How do you respond?

What is your way of connecting with a complex concept?

Can you sense the personal power you have at your disposal by just knowing this?

Establish your needs

This is a tricky one but…

If you want Next to be brighter for you (and those that you share your day-to-day with) then being honest, open and generous with your needs is a good move.

I have found this a time of deeply understanding my needs around my why and at the same time being more empathetic and aware of the people that I care about. My needs are challengingly intertwined with everyone else’s needs. I don’t want all of those needs to become a complete mess so by getting my needs clear I will assist us all.

Have you established your needs and are you ready to work with others needs Next?

Find your power

I love the concepts of personal and positional power. It is interesting to understand that unless you have given yourself time to explore the concept of personal power then it is often a very blurry concept.

I can feel my personal power wax and wane. However, by knowing my power I am able to give myself a bit of a talking to when I feel it dissipating and I can mentally call on it and most times it returns to me. But I have become aware, during this time of pandemic, that my personal power overwhelm others.

I think that understanding the power that you have and the power you can call upon is so important as we move to Next.

Next may look somewhat familiar or not at all familiar or anywhere in between. But knowing the power that you can draw on will be very useful when you step into Next.

Have the conversations.

Golly now that is glib and I know that’s easier said than done. I know, however, if there was ever a time where you can bring self-knowledge and deeper understanding to conversations about you and Next this will is the time.

It will be easy to chat, easy to be light. It is important that we have the courageous conversations. To think through the why, what, who how and when.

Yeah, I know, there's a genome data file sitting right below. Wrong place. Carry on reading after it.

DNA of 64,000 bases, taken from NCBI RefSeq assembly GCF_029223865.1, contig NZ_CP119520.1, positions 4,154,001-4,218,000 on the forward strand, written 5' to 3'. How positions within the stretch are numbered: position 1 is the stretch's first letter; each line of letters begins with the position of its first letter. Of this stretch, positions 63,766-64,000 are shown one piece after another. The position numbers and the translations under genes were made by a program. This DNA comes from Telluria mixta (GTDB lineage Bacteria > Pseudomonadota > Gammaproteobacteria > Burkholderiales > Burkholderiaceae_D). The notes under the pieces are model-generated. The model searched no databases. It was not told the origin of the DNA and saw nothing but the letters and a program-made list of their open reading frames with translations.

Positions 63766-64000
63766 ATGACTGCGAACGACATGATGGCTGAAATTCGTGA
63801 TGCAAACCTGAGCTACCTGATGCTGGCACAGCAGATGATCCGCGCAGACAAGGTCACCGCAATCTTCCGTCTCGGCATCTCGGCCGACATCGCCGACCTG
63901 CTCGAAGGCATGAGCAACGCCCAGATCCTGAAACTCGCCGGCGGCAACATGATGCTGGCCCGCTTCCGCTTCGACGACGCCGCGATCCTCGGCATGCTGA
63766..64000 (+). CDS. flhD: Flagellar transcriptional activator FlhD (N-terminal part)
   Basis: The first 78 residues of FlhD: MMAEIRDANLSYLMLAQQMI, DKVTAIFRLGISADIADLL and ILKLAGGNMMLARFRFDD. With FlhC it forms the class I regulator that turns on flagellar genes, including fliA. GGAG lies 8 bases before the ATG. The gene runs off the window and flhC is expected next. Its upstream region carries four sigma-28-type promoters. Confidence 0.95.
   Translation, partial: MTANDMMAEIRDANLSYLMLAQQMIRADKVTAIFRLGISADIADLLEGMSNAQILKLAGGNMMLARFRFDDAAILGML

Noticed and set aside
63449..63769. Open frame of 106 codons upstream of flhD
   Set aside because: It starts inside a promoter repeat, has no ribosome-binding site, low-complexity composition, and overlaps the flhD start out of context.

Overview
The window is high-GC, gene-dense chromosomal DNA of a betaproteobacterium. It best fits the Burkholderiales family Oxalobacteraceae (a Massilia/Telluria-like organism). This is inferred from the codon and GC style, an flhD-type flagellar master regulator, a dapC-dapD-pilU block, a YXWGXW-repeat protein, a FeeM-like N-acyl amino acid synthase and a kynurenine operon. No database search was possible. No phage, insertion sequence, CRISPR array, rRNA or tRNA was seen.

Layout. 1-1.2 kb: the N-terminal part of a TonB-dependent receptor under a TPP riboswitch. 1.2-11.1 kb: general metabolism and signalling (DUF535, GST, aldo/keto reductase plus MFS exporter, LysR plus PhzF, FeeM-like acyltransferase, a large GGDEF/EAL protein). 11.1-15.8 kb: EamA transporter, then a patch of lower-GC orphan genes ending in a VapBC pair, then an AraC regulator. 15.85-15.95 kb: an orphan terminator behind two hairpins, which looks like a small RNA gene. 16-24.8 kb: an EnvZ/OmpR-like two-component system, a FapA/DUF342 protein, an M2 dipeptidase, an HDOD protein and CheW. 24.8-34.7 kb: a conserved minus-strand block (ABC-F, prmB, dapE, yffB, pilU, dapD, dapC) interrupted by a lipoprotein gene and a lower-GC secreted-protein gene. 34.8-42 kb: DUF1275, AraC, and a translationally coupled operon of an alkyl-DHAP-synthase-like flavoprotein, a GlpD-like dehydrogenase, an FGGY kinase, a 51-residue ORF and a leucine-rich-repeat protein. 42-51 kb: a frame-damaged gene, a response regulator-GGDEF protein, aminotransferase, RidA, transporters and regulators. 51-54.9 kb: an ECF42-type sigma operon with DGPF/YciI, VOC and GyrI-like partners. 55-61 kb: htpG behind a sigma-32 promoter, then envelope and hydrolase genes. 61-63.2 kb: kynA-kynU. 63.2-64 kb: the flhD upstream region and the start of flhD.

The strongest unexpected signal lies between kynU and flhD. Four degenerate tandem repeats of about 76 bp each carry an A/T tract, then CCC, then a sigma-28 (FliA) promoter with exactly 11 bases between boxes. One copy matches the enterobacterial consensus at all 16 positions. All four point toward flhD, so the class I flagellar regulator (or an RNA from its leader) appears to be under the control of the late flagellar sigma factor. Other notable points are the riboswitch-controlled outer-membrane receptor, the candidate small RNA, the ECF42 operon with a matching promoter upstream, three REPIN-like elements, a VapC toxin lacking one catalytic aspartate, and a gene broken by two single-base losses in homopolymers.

We should all be aware to the importance of having the conversations. Ppeople holding leadership positions should be aware of the conversations to be had and should be making space and opportunities.

Next is not going to be simple or linear.

Next may be wobbly, foggy and unsure. But I am looking for better.

Next can be better. Because, if we each use our self-awareness and access our personal power we can have the important conversations from a position and ‘Next’ will be better.

Head to Lockdown leadership it will help you with Next also. Click through to Lockdown Leaders for practical and useful materials, workshops and information.


Values and Courage

Values and courage

When I think of courage I think of having a strong sense of purpose. But what underpins that courageous purpose?

Well what we know is the basic building block for all of that forward motion is values – personal values.

Values that may not be apparent but nevertheless are part of our decision-making processes.

My values comes from many areas of my lived experience, my parents, my sisters, people I have admired, responses to knowledge gained and experiences had.

What are your core values? Where have they come from? How do your values connect and mesh with those you share your life with?

Essential steps

There are seven essential steps that we have identified to assist you surface your values.

  1. Understand a simple values framework and consider where your values tend to fit.
  2. Reflect on the history of your values – who has given you all or some of your values.
  3. Identify your core values.
  4. Review the “appearance” of your values during times of disruption.
  5. Understand how your values are a “coverall” for your day-to-day activities.
  6. Examine the connection of your values to other’s values.
  7. Develop a communication process that allows for discussion of values.



What are values?